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RED SOX 8, CUBS 1

Red Sox bear down vs. Cubs

Wakefield shines in the series finale

CHICAGO -- Tim Wakefield didn't throw a complete game last night. He played one.

The Sox righthander went to the Wrigley Field mound amid a brutal slide, having lost four consecutive starts, with the footnote an 8.86 ERA. The team, as a whole, was hemorrhaging runs, outscored, 37-19, in the five previous games, four of them losses, on this interleague swing.

But, on a humid Chicago night, with the wind in his face -- this sounds like some dopey lead-in to a movie scene, except that a warm wind blowing out aids the knuckleballer -- Wakefield delivered seven innings of one-run baseball.

That was his most significant contribution in the Sox' decisive 8-1 beating of the Cubs. His most enduring? Well, that might have been on the basepaths, where he produced a slide that was anything but brutal.

Scene: Sixth inning, Red Sox leading, 3-0, Doug Mirabelli on third, Wakefield on first, Johnny Damon at the plate. Damon hits a ball to the left-center field gap. Mirabelli scores with ease. Wakefield, motoring, touches second and catches sight of third base coach Dale Sveum's right arm, which, of course, was whirling.

''He was a position player," noted Sveum, alluding to Wakefield's status as the corner infielder the Pittsburgh Pirates used an eighth-round pick to select 17 years ago. ''There were two outs. The outfielder bobbled the ball. We need every run we can get. We had to take a chance."

Wakefield ''made a really nice turn," Sveum noticed, and headed for home, three words running through the 38-year-old's head: ''Oh my God." Sure enough, he slipped under the tag of catcher Michael Barrett, lifting the Sox to a 5-0 lead.

''I don't know if I could have scored from first," Mirabelli acknowledged.

The run pumped energy through a Red Sox dugout that, in the words of manager Terry Francona, was ''looking for something to get them energized."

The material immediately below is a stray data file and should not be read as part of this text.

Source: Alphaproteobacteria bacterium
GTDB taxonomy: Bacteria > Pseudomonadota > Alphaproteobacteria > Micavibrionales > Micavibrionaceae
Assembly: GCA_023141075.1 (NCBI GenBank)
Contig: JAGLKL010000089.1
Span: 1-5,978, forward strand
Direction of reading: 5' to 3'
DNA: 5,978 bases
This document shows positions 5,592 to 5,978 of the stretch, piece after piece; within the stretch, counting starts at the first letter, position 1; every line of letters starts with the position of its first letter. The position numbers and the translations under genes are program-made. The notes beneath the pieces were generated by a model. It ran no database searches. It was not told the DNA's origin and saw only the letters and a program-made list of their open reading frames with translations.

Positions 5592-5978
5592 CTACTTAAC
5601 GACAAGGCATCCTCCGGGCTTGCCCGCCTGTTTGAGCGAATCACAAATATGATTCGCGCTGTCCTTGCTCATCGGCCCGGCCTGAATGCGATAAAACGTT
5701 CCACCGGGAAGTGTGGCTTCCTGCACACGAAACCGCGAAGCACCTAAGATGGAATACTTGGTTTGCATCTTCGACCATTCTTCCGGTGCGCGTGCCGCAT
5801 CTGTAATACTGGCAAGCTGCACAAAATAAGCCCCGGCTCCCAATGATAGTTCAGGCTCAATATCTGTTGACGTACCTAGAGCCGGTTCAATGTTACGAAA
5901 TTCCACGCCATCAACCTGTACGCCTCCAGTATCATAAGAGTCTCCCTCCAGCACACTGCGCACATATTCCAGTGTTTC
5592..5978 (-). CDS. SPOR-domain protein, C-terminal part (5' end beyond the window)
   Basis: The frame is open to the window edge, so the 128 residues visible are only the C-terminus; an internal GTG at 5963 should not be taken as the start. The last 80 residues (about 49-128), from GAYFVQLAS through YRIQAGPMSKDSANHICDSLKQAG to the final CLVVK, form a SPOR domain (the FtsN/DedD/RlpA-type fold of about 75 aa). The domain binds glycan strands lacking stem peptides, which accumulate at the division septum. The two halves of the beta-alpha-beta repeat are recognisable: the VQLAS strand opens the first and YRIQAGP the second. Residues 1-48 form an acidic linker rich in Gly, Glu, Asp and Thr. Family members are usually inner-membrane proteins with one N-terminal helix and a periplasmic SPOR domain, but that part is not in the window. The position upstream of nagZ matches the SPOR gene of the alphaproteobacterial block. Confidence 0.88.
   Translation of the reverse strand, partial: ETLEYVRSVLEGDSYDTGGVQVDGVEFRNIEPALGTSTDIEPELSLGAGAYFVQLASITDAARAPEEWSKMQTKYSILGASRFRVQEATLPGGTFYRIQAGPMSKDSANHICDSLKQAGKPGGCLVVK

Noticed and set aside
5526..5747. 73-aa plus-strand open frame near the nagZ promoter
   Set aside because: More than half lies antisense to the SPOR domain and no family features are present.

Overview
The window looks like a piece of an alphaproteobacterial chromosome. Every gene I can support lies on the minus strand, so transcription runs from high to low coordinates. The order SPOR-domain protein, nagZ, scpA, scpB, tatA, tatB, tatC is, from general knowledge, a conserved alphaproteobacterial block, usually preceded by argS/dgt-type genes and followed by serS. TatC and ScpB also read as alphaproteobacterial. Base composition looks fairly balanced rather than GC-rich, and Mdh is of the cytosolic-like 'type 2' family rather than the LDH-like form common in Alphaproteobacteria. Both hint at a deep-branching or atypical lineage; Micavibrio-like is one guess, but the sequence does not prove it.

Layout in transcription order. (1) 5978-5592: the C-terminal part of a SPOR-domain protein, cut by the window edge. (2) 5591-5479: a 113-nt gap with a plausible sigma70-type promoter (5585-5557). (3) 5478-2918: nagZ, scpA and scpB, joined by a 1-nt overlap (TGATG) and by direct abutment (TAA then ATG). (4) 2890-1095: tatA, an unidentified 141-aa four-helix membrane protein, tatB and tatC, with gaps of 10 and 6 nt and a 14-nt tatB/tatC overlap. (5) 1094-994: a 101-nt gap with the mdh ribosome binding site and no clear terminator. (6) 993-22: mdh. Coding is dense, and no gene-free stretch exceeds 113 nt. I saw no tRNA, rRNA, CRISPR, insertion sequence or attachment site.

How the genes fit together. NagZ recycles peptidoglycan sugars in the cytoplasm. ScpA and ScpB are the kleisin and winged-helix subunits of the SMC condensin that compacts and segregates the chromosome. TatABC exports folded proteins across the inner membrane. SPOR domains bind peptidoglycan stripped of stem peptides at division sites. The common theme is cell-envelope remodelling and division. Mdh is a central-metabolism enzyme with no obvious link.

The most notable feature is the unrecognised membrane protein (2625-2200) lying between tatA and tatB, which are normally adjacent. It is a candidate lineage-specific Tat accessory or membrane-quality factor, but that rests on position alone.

The sources on this night were numerous. Leadoff man Damon and Kevin Youkilis, who batted third for a resting Bill Mueller, both fell one hit shy of the cycle. Damon doubled in the third, homered in the fifth (his second of the year and first in a team-high 149 at-bats), and cranked the two-run triple in the sixth.

Youkilis homered with two outs in the first, singled in the fifth, and doubled to lead off the seventh. He scored moments later when Manny Ramirez rifled a hanging Joe Borowski breaking ball onto Waveland Avenue. Ramirez, who hadn't homered in an alarming 69 at-bats, finished his swing with a high, elaborate flourish.

''I can't hit," the slugger with the .251 average said as he put on a purple shirt, ''but I can dress."

Jay Payton made it a home run sweep for the outfield in the ninth when he joined fellow starters Damon and Ramirez in going deep. Payton's was a vintage Wrigley shot -- a well-hit ball with plenty of loft. Funny thing was, left fielder Todd Hollandsworth put his arms up, as if preparing to catch the ball.

''He got me," Payton said. ''I was like, 'Man, I hit that good.' I knew the wind was blowing. I hit it up in the air . . . "

Though he got Payton, Hollandsworth couldn't get the ball, which left the Friendly Confines, punctuating the win in a game the Sox controlled throughout. But, asked at what point he felt in command, Francona said, ''As soon as it was over."

That was understandable, given his team's 11-16 skid entering last night. In those 27 games his staff was 6-13 with a 6.46 ERA. Opponents, in those games, were spraying balls around the park at a .301 clip with 24 home runs. But Wakefield allowed just four hits, and the Sox as a team -- Mike Timlin and Mike Myers followed -- only five hits.

''We were dying for a solid start," Francona said. ''He pitched great. Combined with his bat [Wakefield singled in the second inning] and on the bases he was outstanding. We needed it."

Wakefield, before scoring on his 270-foot gallop, had reached on a fielder's choice. He'd grounded to shortstop and wouldn't have been criticized at all if he'd given something less than 100 percent running down the line. But, he isn't that kind of player, and he kept the inning alive.

Meanwhile, his first quality start in more than a month coincided with Doug Mirabelli coming off the disabled list. It's one of the odder stats of this season, but the reality of who catches Mirabelli is this: Wakefield, in eight games pitching to Mirabelli, is 5-2 with a 3.34 ERA. In four games pitching to Jason Varitek he was 0-4 with a 8.86 ERA.

''Jason did a great job," Wakefield said. ''Doug back there, he's been catching me over such a long period, he does such a great job back there. I don't want to take anything away from Jason."

Mirabelli downplayed his role, contending that there's nothing he can say or do that Varitek can't to help Wakefield.

''I can talk as much as I want to him but it's more feel for him than anything," Mirabelli said.

And, on this night, the feel?

''He really threw only two bad knuckleballs," Mirabelli said.

How many were hit?

''Neither."

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